Back then, the American frontier continually pushed westward, and there was a lot of unreached territory. So when folks raised the idea of foreign missions, people argued that we had more than enough opportunities at home. But other denominations had launched mission work in other countries, and we felt some peer pressure. Maybe, we thought, the United Brethren Church should be looking overseas, too–Africa, China, Europe, and elsewhere.

In 1841, General Conference created a denominational Missionary Society to take the Gospel not only to the American frontier, but to “the heathens in foreign lands.” Persons were appointed to a mission board, but their purpose must have been too vague, because after four years, they had done nothing. The 1845 General Conference appointed another board, but as historian William McKee wrote, “It did nothing, it undertook nothing.” Likewise in 1849.

Finally, in 1853, they got serious. General Conference not only appointed a mission board, but also adopted a constitution, elected a board, and chose officers with specific duties.

Where should they go first? Everyone agreed they should go where the need was greatest. India and China were among the countries mentioned. But they settled on Africa, and specifically Sierra Leone. That fall, Shuey and two other men set sail for Sierra Leone to spy out the land.

They found opportunities for ministry in the city of Freetown, where other groups were also ministering, but that didn’t appeal to them. McKee wrote, “They were unwilling to build on another man’s foundation. Hence, they determined to go out into some darker place and hold forth the lamp of life.” So they headed to the southern part of the country and found locations where nobody else was spreading the Gospel.

Oliver and Mahala Hadley, missionaries to Sierra Leone, 1866-1869

Oliver and Mahala Hadley, missionaries to Sierra Leone, 1866-1869

In 1938, former Sierra Leone missionaries George and Daisy Fleming visited UB churches on the West Coast. In Dayton, Wash., they met Mrs. Mary Wilson. In 1866, when she was 14 months old, Mary was left in the care of her grandmother in Indiana while her parents, Oliver and Mahala Hadley, left for Sierra Leone.

Mary hardly knew her father, because he died just a few days after returning from Africa. Nor did she know her sister Ida, who died in Sierra Leone six weeks after being born, or her infant brother, who died ten days after her father. But she had her father’s journal, written in longhand. She presented it to George Fleming because she thought the Missions department should have it.

Hadley’s first entry of 1867, written on January 3 just a few weeks after their arrival in Sierra Leone, said, “Oh, when shall I see some of these men converted? I cannot rest until I hear some of them glorify God for the salvation of their souls. The Gospel is the power of God, and I look for a manifestation of that power here.”

The journal entry for May 31, 1867, included a message for Mary. It was her second birthday.

I feel happy this morning that the Lord ever gave [Mary Elizabeth] to us. Oh that we could have her with us. I think of her more than usual since little Ida’s departure. My dear child Mary, we will roast a fowl and celebrate your birthday, though we are far away in a strange land. We may never see you again, but I hope you may read these lines if you live and know that I love you, my dear child, with a peculiar love. The Lord be merciful to you, my dear child. I have prayed that I may live with you in the everlasting Kingdom of Christ. I leave you in His hands.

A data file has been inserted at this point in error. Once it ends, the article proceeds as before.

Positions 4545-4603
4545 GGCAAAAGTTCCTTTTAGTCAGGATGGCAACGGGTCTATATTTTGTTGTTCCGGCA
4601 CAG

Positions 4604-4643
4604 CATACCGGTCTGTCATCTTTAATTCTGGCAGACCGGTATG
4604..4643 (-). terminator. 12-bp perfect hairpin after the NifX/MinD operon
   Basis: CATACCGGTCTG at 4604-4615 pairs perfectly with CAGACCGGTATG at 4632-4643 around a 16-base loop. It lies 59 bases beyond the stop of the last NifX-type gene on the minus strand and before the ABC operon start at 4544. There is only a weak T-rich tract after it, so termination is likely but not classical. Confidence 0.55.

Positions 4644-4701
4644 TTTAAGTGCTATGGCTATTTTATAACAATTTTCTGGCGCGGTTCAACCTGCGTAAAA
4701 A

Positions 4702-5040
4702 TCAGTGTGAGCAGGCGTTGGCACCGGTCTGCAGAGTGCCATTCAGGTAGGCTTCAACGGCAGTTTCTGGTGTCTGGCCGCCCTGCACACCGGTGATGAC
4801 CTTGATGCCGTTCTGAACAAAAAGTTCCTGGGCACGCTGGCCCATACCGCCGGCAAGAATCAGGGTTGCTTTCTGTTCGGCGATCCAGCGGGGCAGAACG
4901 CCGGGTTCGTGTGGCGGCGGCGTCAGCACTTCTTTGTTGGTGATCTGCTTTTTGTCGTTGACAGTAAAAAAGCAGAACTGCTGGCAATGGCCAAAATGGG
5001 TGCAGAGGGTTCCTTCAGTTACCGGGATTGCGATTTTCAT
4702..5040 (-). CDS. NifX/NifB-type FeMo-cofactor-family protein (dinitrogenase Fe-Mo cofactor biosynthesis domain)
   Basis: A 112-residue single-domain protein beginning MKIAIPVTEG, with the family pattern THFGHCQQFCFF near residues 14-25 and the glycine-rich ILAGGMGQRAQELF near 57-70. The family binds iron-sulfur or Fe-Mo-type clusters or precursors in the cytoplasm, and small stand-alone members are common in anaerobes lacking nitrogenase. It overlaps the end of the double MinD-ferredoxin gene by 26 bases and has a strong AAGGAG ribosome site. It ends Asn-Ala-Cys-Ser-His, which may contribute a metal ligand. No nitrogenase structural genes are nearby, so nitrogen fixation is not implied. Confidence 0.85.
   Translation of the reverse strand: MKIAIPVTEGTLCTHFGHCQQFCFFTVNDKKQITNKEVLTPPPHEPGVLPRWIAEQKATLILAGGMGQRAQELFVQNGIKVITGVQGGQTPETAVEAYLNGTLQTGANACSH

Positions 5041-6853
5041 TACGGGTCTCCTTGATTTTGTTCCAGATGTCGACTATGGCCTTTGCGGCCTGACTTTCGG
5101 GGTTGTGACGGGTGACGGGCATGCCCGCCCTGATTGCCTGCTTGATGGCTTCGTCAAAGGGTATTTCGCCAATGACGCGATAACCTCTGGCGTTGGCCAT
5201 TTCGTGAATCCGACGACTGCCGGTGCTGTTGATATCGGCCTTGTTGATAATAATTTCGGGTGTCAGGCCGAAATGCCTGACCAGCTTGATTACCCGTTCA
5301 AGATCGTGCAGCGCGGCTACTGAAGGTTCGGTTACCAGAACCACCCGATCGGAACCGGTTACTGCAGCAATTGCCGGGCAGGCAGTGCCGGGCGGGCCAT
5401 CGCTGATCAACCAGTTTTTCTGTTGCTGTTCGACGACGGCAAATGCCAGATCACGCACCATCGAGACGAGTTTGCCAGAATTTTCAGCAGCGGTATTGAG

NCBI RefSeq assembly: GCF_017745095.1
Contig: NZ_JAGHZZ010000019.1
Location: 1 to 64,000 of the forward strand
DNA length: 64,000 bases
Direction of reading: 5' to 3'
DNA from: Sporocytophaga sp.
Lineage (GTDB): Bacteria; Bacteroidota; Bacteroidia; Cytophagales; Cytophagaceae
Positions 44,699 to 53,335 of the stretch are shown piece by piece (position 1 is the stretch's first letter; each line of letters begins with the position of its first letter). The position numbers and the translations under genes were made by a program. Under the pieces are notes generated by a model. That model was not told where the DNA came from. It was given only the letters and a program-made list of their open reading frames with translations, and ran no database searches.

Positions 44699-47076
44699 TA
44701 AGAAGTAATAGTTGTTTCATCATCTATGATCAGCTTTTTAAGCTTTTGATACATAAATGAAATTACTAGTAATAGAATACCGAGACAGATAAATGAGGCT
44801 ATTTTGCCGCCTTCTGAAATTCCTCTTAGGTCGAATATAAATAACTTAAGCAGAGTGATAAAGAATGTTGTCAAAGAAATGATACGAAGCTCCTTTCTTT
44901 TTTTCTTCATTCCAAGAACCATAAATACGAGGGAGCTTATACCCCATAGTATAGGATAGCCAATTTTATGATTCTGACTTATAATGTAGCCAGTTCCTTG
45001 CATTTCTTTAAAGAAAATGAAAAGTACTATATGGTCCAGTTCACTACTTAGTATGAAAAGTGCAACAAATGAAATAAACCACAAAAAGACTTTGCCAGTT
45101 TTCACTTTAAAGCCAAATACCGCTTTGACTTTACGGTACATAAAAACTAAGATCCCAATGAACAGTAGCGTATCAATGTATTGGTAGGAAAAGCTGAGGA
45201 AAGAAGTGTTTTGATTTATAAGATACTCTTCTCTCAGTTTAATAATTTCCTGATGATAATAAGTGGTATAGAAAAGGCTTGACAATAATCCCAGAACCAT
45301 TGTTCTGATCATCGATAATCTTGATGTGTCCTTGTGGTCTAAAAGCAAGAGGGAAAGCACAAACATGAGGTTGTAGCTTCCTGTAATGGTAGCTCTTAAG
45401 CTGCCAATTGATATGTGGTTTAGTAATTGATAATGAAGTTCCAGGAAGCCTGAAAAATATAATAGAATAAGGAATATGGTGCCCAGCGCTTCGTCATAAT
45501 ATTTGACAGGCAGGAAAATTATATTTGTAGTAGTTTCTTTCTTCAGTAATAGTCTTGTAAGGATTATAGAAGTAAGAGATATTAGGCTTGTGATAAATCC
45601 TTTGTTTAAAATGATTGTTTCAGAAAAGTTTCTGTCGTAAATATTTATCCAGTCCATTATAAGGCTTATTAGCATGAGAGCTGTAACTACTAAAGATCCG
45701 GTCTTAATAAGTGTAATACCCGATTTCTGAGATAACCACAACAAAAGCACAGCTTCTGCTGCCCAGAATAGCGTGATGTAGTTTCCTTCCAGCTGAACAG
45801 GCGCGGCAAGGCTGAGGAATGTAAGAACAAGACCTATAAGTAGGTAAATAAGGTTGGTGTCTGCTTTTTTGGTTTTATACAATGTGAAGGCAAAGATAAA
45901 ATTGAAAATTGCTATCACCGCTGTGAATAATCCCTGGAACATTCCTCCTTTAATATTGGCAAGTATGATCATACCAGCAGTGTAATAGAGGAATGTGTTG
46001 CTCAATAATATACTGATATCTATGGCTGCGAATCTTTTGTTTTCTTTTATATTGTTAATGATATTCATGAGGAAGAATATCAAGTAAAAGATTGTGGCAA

Mary passed away February 5, 1942, in Dayton, Wash.

You can read more about the Hadleys here.

Bishop Todd Fetters will lead an Online Regional Review meeting to discuss the upcoming US National Conference and review items of business which will come before the conference. This is especially designed for ministers and lay delegates who were unable to attend one of the regional meetings held during May in Michigan, Ohio, and Pennsylvania.

Date: Monday, June 5, 2017
Time: 4:00 pm – 5:15 pm.

The meeting will cover the same ground that the three geographic meetings covered during May. Dr. Luke Fetters and Mark Vincenti will present the proposals from the Human Sexuality Task Force. Rocky Spear will present the report of the Nominating Committee.

The online meeting is open to the first 100 registrants. You can register here.

You will want to read or download the reports from the Human Sexuality Task Force and the Nominating Committee. They are available here.

For the meeting, you will need to submit questions ahead of time by email. Send your questions to Administrative Assistant Cathy Reich at: cathy@ub.org.

How to Connect to the Online Meeting

You can join the meeting from your computer, tablet or smartphone. Start by going here.

You can also dial in using your phone and just listen to the audio.

United States: +1 (224) 501-3412
Access Code: 746-479-637

First GoToMeeting? Try a test session: https://care.citrixonline.com/g2m/getready

Tim Scroggs (right), pastor 2003-2016 of Eagle Quest UB church (Columbia City, Ind.), has been battling cancer for some time. He will undergo surgery on Wednesday, May 31. Here is an update from Tim.

“First I want to thank everyone for their prayers and support. I recently completed chemo and radiation. It served its purpose in that the tumor has shrunk and the cancer has not spread to other organs.

“The next step is surgery this coming Wednesday. They will be removing the tumor and surrounding cancer. Our prayer is that all the cancer cells are removed and I am able to receive full healing.

“In addition to successful surgery, please also pray for peace for my wife Christine and my children. Pray also that the Lord will use us to minister to others in our time of weakness and need.”

Dr. Elmer Becker in front of the Huntington University Administration Building.

Dr. Elmer Becker in front of the Huntington University Administration Building, which is now called Becker Hall.

During its first 40 years, Huntington College went through nine different presidents. Make that eight: Clarence Mummart held the position twice–once before he was bishop, and once after.